Blackboard Inc. announced today that it would expand the number of services it offers via smartphones this summer. But though the company originally intended to unveil an application for Apple’s new iPad when the device hits store shelves, in April, an unexpected delay has unplugged that plan.
The course-management-software provider already offers applications for iPhones and Blackberry phones but does not allow students to check grades, add comments to discussion boards, or use other features of its Learn product from those applications. Company officials say the forthcoming applications will let students and professors access just about all of the services of its course-management system from mobile devices.
To make full use of the new system, to be called Blackboard Mobile Learn, colleges will have to pay a fee (based on the size of the institution and number of students). The company has cut a deal with Sprint to allow colleges to offer the service free of charge to students and professors who use phones on Sprint’s network.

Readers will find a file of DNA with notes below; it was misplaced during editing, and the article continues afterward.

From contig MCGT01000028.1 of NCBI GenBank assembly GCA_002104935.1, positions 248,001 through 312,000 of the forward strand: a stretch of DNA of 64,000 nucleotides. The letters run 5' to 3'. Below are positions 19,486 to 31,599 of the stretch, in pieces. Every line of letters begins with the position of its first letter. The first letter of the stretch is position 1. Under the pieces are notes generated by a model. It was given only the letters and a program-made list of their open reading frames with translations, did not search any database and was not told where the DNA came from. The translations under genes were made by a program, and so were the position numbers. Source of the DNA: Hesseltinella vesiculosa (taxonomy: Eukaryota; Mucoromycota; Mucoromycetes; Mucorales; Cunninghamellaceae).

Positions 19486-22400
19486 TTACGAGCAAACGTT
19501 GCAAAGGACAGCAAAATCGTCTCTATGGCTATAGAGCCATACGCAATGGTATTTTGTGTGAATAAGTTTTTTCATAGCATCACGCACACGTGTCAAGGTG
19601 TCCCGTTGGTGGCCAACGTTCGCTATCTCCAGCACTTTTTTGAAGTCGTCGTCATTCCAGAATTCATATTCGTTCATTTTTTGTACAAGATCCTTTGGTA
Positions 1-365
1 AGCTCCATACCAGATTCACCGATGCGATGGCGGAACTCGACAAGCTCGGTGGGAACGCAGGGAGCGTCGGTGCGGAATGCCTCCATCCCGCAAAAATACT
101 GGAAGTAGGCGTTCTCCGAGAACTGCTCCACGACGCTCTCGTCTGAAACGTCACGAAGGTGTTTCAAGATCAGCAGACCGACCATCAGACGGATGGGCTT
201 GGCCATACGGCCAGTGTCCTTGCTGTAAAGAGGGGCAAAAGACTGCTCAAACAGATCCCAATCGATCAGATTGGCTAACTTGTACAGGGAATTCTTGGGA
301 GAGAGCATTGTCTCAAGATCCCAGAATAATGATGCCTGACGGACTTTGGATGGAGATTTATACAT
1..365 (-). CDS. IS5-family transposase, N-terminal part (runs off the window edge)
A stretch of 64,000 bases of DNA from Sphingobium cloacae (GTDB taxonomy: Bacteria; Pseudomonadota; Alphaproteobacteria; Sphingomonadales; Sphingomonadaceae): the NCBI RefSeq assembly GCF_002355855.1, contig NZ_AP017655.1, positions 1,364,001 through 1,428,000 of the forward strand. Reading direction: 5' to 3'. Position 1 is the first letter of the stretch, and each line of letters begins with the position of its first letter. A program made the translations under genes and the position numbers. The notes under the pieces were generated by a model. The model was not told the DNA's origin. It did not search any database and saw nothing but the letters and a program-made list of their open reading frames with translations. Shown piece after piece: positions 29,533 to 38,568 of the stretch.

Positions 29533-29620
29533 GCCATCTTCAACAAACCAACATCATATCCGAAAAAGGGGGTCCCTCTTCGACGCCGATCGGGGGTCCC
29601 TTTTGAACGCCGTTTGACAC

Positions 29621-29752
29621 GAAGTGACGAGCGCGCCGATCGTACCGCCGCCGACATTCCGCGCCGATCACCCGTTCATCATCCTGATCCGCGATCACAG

Kayvon Beykpour, vice president of Blackboard Mobile, said in an interview on Friday that his team is desiging applications that will make use of mobile devices linking to the Blackboard learning system. Applications for iPhones, Blackberries, and phones that run Google’s Android operating system will be released in June, he said. An iPad application would be ready by the first week of April, he said, but this weekend a spokesman said that the release date had been pushed back to an undetermined date.
As an article in The New York Times noted yesterday, companies are rushing to push out iPad applications to ride the wave of hype about the new gadget.
After this round of applications is done, Mr. Beykpour said, his team will look to develop features designed with cellphones in mind. He expects the company eventually to release mobile applications for its other products as well, in addition to the course-management system.